The transition when you "flip" the page produces a very strange visual effect. Imagine you are looking at a page of text, and then someone spills a few blobs of ink on the page. The ink spreads out and covers most of the page, and then fades to reveal the next page. It takes about a second. After you press the next-page button, there is a one second delay before the computer wakes up and starts the re-draw process. So, it's about two seconds to flip the page. It's no slower than it takes to flip a page on an ordinary book, so I don't think it's a drawback.
Also, the screen does not look at all like paper. It looks like a light-gray plastic card printed with darkish-gray text with a matte finish. Although it doesn't have the look-and-feel of paper, the readability is just as good. Or, at least its as good as a paper printed with same color scheme. It's very similar to newsprint.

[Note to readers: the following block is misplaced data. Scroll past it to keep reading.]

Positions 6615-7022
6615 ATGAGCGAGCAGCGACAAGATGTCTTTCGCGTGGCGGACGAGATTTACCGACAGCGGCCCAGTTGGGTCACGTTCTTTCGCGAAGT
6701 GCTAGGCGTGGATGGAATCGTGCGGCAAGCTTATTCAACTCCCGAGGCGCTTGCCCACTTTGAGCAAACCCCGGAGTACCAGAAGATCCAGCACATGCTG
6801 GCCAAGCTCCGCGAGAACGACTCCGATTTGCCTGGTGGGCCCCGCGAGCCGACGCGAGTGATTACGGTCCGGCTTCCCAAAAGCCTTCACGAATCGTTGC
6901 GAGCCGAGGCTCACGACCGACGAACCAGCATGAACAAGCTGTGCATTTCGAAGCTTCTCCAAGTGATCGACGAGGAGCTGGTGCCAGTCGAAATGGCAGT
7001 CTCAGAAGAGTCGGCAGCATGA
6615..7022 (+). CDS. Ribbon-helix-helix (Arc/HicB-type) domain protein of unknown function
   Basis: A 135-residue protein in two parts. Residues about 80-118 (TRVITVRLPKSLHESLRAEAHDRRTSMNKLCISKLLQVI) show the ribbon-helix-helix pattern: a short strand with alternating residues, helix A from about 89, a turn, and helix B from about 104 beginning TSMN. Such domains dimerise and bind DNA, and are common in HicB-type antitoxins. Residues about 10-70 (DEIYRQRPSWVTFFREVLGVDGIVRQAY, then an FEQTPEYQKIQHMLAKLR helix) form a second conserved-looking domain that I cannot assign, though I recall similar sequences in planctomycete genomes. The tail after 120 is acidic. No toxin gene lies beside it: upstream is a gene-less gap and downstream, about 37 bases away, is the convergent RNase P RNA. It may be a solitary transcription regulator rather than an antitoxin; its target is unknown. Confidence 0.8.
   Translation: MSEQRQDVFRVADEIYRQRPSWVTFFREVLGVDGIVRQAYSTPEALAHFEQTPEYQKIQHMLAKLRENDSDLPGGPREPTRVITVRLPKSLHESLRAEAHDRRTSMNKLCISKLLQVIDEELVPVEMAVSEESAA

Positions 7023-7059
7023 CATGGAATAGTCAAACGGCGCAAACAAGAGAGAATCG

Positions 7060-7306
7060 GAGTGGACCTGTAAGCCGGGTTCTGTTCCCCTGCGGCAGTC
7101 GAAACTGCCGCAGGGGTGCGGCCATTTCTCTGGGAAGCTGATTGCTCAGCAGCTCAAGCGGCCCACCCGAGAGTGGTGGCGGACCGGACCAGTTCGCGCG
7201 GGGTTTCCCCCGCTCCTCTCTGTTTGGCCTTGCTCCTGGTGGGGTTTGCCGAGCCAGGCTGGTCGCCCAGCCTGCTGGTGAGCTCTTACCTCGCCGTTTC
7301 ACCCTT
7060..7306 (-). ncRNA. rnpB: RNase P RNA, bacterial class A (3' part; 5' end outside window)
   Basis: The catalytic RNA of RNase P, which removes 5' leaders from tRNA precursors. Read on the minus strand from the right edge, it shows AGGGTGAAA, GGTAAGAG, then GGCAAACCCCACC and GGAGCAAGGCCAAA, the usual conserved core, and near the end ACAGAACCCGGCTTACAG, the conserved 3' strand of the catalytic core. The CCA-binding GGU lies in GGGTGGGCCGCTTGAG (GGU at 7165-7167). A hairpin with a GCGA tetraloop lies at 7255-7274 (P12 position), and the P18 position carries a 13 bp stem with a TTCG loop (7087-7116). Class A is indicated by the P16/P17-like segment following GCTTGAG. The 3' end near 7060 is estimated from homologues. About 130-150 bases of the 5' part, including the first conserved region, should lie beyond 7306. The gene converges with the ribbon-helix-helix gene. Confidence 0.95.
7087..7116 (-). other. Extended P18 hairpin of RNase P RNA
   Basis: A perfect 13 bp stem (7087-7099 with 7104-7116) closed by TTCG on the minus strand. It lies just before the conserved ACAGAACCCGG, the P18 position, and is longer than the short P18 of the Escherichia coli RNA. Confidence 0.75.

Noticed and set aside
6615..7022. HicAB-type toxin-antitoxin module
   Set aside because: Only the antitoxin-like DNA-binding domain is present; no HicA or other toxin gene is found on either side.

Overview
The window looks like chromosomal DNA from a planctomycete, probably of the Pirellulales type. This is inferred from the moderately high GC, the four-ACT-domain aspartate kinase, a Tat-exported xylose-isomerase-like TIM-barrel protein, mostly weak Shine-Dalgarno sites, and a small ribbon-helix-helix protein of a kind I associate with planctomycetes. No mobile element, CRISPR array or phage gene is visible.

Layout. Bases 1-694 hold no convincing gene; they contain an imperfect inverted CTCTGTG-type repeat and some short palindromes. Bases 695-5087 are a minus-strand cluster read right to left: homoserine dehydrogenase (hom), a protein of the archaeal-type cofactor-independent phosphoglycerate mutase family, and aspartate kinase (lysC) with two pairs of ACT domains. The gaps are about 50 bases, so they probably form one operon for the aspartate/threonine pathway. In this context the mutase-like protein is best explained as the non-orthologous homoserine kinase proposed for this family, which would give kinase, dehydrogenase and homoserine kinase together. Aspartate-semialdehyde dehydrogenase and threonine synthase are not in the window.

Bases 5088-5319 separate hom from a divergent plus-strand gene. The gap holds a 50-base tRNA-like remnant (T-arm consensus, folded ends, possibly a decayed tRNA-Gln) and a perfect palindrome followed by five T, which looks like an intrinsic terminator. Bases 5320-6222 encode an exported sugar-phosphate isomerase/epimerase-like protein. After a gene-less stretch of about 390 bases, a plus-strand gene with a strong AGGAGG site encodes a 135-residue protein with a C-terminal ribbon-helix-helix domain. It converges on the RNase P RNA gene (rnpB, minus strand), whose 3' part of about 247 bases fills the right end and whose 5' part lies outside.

If I were going to use an eBook reader extensively, I would probably need more than one. The size of the screen is good for reading prose, but it is not appropriate for many other kinds of reading. Newspapers, textbooks and scientific papers really need a larger display area. These works are not meant to be digested linearly; the reader is encouraged to wander among the main body of prose, figures, tables, equations, and their respective captions. You need a display area at least as big as US Letter (8.5" x 11") or A4 (210mm × 297mm), and probably bigger. I would really need a 6" x 9" reader for casual reading and a 18" x 27" reader for serious work.
It would also be of great utility to be able to write on these devices. I can live without handwriting recognition, as long as there is a convenient way of filing and organizing my scribbles.
The eBook Reader is the first Sony product that has tempted me since I declared my Sony Moratorium. Nevertheless, at $350, plus overpriced DRM infested books, it's way outside my budget for this sort of thing.